DP18395 Patient cost-sharing and risk solidarity in health insurance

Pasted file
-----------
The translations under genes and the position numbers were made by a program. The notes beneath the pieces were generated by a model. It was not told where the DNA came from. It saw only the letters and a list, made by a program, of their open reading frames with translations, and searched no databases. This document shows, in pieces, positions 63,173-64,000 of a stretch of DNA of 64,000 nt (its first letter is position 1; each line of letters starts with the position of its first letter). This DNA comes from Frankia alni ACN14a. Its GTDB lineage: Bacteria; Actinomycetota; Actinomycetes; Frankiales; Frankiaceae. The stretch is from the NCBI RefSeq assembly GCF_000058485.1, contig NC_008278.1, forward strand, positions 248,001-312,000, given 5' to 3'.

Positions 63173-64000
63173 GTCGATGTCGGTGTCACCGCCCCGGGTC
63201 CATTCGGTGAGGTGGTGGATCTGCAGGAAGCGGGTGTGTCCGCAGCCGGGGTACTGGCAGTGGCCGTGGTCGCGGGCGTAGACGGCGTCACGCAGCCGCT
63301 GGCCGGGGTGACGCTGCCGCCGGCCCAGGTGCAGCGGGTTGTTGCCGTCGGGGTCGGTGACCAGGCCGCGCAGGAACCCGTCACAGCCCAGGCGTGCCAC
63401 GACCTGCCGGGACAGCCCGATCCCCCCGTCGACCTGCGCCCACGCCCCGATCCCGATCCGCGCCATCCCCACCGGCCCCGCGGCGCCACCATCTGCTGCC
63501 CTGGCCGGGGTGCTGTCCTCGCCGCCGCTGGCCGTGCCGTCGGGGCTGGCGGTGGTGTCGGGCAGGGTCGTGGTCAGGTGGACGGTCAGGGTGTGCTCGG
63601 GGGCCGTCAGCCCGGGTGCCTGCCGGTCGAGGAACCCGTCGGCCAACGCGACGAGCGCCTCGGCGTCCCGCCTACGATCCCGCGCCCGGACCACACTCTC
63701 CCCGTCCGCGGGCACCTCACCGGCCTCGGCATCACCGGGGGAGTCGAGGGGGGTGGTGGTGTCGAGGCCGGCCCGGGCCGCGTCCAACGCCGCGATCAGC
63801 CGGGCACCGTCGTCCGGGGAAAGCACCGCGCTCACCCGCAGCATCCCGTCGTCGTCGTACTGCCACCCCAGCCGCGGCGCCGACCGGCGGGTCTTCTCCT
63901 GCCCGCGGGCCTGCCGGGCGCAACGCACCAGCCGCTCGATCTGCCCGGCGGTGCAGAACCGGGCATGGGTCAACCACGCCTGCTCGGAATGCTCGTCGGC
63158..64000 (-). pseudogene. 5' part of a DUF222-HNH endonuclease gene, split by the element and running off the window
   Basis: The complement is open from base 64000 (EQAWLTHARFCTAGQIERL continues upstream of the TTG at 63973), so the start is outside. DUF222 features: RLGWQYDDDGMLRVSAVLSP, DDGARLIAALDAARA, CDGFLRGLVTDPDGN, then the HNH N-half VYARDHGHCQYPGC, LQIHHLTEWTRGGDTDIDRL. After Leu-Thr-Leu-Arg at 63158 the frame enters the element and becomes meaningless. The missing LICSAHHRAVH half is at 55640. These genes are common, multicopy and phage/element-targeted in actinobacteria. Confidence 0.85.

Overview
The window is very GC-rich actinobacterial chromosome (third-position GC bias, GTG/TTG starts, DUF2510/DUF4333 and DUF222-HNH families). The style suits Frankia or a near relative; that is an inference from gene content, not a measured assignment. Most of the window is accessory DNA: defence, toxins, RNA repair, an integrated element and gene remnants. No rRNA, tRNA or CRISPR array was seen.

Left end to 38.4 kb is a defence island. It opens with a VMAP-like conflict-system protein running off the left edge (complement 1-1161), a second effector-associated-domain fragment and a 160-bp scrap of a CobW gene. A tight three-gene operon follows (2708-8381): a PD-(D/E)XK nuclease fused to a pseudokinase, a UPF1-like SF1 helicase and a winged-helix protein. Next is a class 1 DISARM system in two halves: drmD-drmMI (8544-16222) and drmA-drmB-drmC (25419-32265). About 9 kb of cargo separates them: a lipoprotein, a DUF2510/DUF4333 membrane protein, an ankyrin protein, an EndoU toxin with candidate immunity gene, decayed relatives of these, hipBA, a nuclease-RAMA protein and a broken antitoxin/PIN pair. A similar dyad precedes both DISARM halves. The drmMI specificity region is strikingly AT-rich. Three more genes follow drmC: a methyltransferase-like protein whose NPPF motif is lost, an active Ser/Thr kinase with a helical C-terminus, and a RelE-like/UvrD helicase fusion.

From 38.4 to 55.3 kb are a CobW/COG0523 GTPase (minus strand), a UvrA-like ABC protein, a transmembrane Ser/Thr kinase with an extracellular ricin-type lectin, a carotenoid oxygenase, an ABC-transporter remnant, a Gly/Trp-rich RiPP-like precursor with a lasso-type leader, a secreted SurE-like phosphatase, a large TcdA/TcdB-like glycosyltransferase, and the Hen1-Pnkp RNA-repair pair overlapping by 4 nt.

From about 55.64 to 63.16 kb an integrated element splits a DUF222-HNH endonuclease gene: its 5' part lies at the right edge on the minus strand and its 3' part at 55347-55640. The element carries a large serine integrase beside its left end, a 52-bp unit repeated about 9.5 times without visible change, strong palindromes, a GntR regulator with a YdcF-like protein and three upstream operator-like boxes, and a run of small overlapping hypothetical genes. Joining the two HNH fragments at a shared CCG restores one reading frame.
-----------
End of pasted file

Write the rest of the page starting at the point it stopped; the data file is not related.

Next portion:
Health insurance often features risk solidarity, meaning that money is redistributed from individuals with low health risks to individuals with high health risks. This paper studies whether more cost-sharing leads to less risk solidarity and lower welfare of high-risk individuals. This could be the case because more cost-sharing increases out-of-pocket payments especially for high-risk individuals. We estimate a structural model of healthcare consumption using administrative data from a Dutch health insurer. We use the model to simulate the effects of a host of counterfactual policies. The policy that was in place was a 350 euro deductible. Our counterfactual experiments show that risk solidarity would decrease when the deductible would increase. Nonetheless, high-risk individuals can benefit from higher levels of cost-sharing. The reason is that this leads to lower premiums because both high-risk and low-risk individuals strongly react to the financial incentives cost-sharing provides.